These Western volunteers are not the first foreigners who had to be integrated into the Kurdish order of battle—far from it, in fact. The first foreigners to be integrated with PKK, YPG, and YPJ fighters in Rojava were actually several hundred Turkish communists. While no one trusted them at first, they did eventually gain not just trust, but admiration from the Kurds. Unfortunately, almost all of the Turkish communist fighters are now dead. The war grinds through human souls faster than they can be replaced.

A private conversation with one of the Kurds was fairly illuminating when it came to the issue of foreign fighters in the YPG. While the foreign volunteers would like to create an English-speaking unit, the YPG has other plans.  Right now they are keeping the foreigners in headquarters areas, or in relatively safe parts of the front lines where they are unlikely to be attacked. While the Lions of Rojava think they are vetting newcomers, it is actually the YPG that is vetting them. They’ll be kept in limbo until the YPG figures out who they can trust. Once they separate the wheat from the chaff, they will then deploy the foreigners in three-man teams with Kurdish units.

The foreigners want to impart their Western combat training and experience upon the Kurds. Meanwhile, the Kurds feel it is important to impart their culture and ideology on the foreigners. The Kurds will never force their ideology on anyone, but as good socialists, they feel that the foreigners will eventually come around and join their ideological cause as well. Combat isn’t everything to the YPG. While the Kurds know that the foreigners are very different, they feel that everyone follows their own path towards finding themselves and the movement.

Ultimately, when you look at the contribution of foreign volunteers, their service is appreciated but insignificant.  In no way do I say this to be insulting or disparaging to the volunteer fighters. They made a sacrifice by traveling to Rojava and pledging their lives to the cause of freedom. However, the war will ultimately be won or lost by the people of Rojava. The ultimate sacrifice is the one made by the thousands of Kurds who have laid down their lives against the army of darkness called Daash.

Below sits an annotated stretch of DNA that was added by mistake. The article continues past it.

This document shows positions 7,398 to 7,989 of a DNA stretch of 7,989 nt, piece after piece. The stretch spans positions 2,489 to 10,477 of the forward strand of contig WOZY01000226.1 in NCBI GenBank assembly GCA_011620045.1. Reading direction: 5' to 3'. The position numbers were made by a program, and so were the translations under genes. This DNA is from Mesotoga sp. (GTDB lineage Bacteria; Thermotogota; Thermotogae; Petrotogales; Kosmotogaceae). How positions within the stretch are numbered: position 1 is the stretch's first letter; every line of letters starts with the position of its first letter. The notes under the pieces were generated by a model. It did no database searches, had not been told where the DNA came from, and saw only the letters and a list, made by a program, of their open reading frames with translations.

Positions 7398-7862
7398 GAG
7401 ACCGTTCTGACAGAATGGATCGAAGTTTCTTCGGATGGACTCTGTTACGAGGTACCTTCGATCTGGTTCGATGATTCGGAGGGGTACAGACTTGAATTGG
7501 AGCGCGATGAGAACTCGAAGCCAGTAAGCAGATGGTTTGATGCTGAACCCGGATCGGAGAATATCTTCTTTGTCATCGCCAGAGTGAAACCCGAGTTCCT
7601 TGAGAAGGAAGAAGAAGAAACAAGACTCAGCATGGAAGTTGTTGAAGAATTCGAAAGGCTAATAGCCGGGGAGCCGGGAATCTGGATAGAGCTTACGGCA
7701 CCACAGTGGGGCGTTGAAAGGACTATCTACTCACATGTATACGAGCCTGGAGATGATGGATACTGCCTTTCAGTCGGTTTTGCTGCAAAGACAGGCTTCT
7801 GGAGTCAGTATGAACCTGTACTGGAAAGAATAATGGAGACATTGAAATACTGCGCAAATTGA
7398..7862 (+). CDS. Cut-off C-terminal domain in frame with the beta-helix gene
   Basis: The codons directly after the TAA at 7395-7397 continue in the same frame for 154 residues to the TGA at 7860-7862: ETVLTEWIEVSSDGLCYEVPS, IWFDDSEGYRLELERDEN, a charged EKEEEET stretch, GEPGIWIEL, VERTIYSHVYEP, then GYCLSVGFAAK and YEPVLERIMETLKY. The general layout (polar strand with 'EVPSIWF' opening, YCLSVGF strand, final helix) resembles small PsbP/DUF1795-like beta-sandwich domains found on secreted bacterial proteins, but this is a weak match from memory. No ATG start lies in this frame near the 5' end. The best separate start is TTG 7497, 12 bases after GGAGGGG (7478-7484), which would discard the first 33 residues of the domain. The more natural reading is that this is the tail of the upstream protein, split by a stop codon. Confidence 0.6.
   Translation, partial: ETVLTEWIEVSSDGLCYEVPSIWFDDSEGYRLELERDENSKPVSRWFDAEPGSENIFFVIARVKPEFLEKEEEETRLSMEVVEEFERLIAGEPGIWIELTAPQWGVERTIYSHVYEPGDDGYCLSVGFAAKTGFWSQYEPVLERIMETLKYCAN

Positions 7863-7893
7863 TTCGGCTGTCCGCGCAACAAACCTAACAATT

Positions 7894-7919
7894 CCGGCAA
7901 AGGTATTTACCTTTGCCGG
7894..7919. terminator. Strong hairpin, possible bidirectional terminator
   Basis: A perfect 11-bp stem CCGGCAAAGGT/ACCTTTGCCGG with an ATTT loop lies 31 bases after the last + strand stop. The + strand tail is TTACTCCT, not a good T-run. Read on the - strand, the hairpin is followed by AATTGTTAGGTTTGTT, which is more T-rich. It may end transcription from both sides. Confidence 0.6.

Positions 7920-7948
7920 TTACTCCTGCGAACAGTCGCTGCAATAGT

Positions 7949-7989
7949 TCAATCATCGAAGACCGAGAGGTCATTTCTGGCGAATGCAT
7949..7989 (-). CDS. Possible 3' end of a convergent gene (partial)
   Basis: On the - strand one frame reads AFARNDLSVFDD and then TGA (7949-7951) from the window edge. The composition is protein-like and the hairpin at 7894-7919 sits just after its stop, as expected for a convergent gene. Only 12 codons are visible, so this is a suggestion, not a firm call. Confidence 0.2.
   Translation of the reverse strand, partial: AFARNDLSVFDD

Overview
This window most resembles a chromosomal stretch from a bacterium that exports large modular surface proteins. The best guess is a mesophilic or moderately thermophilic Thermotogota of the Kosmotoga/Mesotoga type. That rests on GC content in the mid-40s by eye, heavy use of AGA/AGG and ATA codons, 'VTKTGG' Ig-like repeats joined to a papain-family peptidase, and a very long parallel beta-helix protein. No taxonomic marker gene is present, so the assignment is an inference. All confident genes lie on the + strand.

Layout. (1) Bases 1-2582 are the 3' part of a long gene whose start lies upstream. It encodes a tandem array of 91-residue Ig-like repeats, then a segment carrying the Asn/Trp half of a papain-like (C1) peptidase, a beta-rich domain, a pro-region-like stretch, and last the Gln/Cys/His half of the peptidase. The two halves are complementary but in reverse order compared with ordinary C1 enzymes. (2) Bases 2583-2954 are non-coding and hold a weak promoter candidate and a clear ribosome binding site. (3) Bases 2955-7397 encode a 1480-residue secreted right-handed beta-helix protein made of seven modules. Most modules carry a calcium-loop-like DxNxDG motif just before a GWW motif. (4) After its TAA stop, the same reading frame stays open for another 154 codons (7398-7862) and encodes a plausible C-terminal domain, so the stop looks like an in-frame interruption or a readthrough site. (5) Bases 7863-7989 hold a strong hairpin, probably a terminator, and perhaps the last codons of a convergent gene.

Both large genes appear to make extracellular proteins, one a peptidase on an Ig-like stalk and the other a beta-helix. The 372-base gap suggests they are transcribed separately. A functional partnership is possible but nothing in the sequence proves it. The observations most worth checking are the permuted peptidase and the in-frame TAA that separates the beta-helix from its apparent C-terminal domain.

Like the Americans who served in the Rhodesian military, their cause was just, but their contribution amounted to little tangible effect on the battlefield. Keeping in mind that the real heroes of Rojava are the YPG and YPJ fighters, the foreign volunteers now have an uphill battle of their own to fight. Their challenge is to transmit any military training and experience they may have to Kurdish units actively engaged in combat, and in some cases, suffering from exhaustion.

In order to do this, the foreigners will have to learn the Kurdish language and culture. They will then have to use that culture as the transmission medium to impart this military knowledge. In the process of this, the Kurdish fighters will become a little bit like them. What the foreigners don’t yet realize is that the Kurds will use their military training as an opportunity to teach them something about themselves.

As this military and social exchange takes place, the foreigners will also become more Kurdish in nature.